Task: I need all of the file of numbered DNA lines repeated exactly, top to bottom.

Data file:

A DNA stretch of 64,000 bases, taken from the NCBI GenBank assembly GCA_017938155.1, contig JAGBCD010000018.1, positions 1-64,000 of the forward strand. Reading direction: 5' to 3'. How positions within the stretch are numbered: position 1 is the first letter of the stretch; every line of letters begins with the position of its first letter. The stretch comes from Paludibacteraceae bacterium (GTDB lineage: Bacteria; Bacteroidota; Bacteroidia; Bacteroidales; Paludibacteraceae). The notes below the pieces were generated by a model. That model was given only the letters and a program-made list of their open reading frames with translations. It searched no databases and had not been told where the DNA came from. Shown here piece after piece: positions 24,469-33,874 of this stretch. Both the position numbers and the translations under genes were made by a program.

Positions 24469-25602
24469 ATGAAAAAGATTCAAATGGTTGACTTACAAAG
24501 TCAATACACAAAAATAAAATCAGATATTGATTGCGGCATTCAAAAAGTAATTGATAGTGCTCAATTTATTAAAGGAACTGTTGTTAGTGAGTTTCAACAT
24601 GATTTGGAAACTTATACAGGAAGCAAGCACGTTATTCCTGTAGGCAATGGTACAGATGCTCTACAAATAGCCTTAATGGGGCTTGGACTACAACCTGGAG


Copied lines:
A DNA stretch of 64,000 bases, taken from the NCBI GenBank assembly GCA_017938155.1, contig JAGBCD010000018.1, positions 1-64,000 of the forward strand. Reading direction: 5' to 3'. How positions within the stretch are numbered: position 1 is the first letter of the stretch; every line of letters begins with the position of its first letter. The stretch comes from Paludibacteraceae bacterium (GTDB lineage: Bacteria; Bacteroidota; Bacteroidia; Bacteroidales; Paludibacteraceae). The notes below the pieces were generated by a model. That model was given only the letters and a program-made list of their open reading frames with translations. It searched no databases and had not been told where the DNA came from. Shown here piece after piece: positions 24,469-33,874 of this stretch. Both the position numbers and the translations under genes were made by a program.

Positions 24469-25602
24469 ATGAAAAAGATTCAAATGGTTGACTTACAAAG
24501 TCAATACACAAAAATAAAATCAGATATTGATTGCGGCATTCAAAAAGTAATTGATAGTGCTCAATTTATTAAAGGAACTGTTGTTAGTGAGTTTCAACAT
24601 GATTTGGAAACTTATACAGGAAGCAAGCACGTTATTCCTGTAGGCAATGGTACAGATGCTCTACAAATAGCCTTAATGGGGCTTGGACTACAACCTGGAG